Born in Port Jefferson, Long Island in 1931, Daniel Sexton Gurney, the son of John Gurney a star of the Metropolitan Opera was one of the first American drivers to make his way to Europe where he immediately impressed with his fast, smooth driving style.
After a works career with Ferrari, BRM, and Porsche (for whom he scored their only World Championship Grand Prix), Gurney returned to America in 1962 and drove his first Indianapolis 500 in one of Mickey Thompsons Harvey Aluminum Specials. Sadly, the gearbox broke but Gurney was also driving for wealthy patrons in sports cars and won the 1963 Riverside 500 stock car race. Dan Gurney also drove a Brabham to score that marques first win in the 1964 French Grand Prix.
That same year, Gurney and Carroll Shelby formed a partnership, "All-American Racers", aimed at winning the Indy 500. Gurney took over the team in 1966 and started a parallel operation in Rye, England, "Anglo-American Racers", which built his "Eagle" Formula 1 car. The V12 Weslake-powered Eagle was a beautifully Grand Prix car and one of the best built of the period. At Spa in 1967, Gurney won the Belgian Grand Prix. During that year also, he won the Le Mans 24 Hours in a Ford Mark 4 shared with A.J. Foyt. After returning briefly to F1 in 1970 to drive the first few events in a McLaren, Gurney then concentrated on managing his team in various Can-Am, Trans-Am and Indianapolis events until the early 1980s.
In 1981, Dan Gurney was appointed by Toyota as their spokesman to promote the new Supra road car. He used this appointment to lead AAR into IMSA. In the next six years (until 1988), AAR raced GTU and GTO semi-tube frame silhouette Toyota Celicas. In 1989, with Les Ungar, Toyotas US Motorsport Supremo supporting, the decision was made to move into the GTP category with an Eagle Toyota HF89 chassis.
The HF89 was a honeycomb aluminum chassis using side-mounted radiators (to give a chisel-shaped nose), conventional twin-wishbone outboard suspension, and bodywork made of a carbon / Kevlar / Nomex sandwich. Ron Hopkins and Hiro Fujimori designed the GTP car. It was built to make use of the 2.1-liter, 4-cylinder 3S-GTM single-turbo power unit that the factory had developed for their Group C car. This engine was joined to a Hewland VGC gearbox. The new Toyota Eagle, with the small engine, was able to run right down to the minimum weight for the GTP category in the IMSA sliding-scale, 170 lbs. lighter than the V6 Electramotive Nissans and the V12 Jaguars. The 3S-GTM engine had to operate with a 54mm turbo restrictor plate and this, combined with Toyotas high claims for output, meant the straight-4 was from the onset on the wrong side of the power-to-weight equation, compared with the opposition.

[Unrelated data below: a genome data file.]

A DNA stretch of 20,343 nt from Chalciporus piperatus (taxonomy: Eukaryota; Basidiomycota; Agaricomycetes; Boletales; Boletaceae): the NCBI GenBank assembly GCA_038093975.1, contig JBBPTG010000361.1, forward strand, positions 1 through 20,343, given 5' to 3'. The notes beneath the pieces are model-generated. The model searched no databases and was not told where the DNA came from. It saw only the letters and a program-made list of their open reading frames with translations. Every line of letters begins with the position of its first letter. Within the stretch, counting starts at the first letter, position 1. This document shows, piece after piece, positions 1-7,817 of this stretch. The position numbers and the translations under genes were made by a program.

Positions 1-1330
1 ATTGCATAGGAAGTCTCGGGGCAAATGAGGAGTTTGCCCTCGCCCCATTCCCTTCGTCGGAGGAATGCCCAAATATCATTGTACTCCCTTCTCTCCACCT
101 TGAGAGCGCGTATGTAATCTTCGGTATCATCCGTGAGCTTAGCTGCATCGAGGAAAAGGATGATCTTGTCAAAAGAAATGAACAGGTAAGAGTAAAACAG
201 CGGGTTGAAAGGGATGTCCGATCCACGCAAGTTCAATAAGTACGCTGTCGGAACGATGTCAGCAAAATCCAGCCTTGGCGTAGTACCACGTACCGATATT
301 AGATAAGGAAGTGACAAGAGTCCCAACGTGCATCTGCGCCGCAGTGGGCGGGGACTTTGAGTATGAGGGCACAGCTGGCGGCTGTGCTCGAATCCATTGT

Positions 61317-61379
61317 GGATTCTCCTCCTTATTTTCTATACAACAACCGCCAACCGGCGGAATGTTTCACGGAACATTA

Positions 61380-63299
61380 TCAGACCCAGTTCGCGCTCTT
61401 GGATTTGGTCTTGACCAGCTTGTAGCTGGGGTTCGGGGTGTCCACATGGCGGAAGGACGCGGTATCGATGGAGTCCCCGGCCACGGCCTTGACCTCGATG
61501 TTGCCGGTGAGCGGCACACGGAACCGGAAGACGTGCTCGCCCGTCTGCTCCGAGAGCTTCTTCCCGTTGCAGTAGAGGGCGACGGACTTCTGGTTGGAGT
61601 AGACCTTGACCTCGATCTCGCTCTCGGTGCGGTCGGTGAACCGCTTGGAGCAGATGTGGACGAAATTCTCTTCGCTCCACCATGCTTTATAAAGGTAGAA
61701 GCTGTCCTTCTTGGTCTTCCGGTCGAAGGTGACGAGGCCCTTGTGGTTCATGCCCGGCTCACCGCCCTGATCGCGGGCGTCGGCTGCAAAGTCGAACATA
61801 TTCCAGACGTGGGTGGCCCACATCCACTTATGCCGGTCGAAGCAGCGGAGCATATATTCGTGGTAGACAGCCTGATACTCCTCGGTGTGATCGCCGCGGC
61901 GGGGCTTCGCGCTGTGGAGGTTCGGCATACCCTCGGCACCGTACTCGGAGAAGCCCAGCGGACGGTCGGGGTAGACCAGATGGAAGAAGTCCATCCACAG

At the start of 1989, the Eagle was not quite ready. So, in the first year, the decision was taken to launch a two-prong attack on GTP using the HF89 and an ex-TOMs Group C Toyota 88C. The only modifications were to fit a 120-liter fuel tank, and replace the 19-inch rears with 17-inch diameter wheels. Driven by Drake Olsen, Willy T. Ribbs, Rocky Moran, Chris Cord and Juan-Manuel Fangio II, the 88C did well and took second place at San Antonio and thirds at West Palm Beach and Watkins Glen. The HF89 was 5th at Mid-Ohio and 4th at Del Mar.
The 88C chassis was put aside in 1990, discarded after an accident. The HF89 was now going well, thanks to some good chassis development work. By June, AAR had their GTP car so well sorted that they emerged as the main threat to Electramotives previously dominant Nissan. Drake Olson took three poles and two fastest laps during 1990 but it was teammate Fangio who drove the HF89 to each of the four victories that the team claimed during the season. They won the first at Topeka in May and followed up at Sears Point, San Antonio and Del Mar.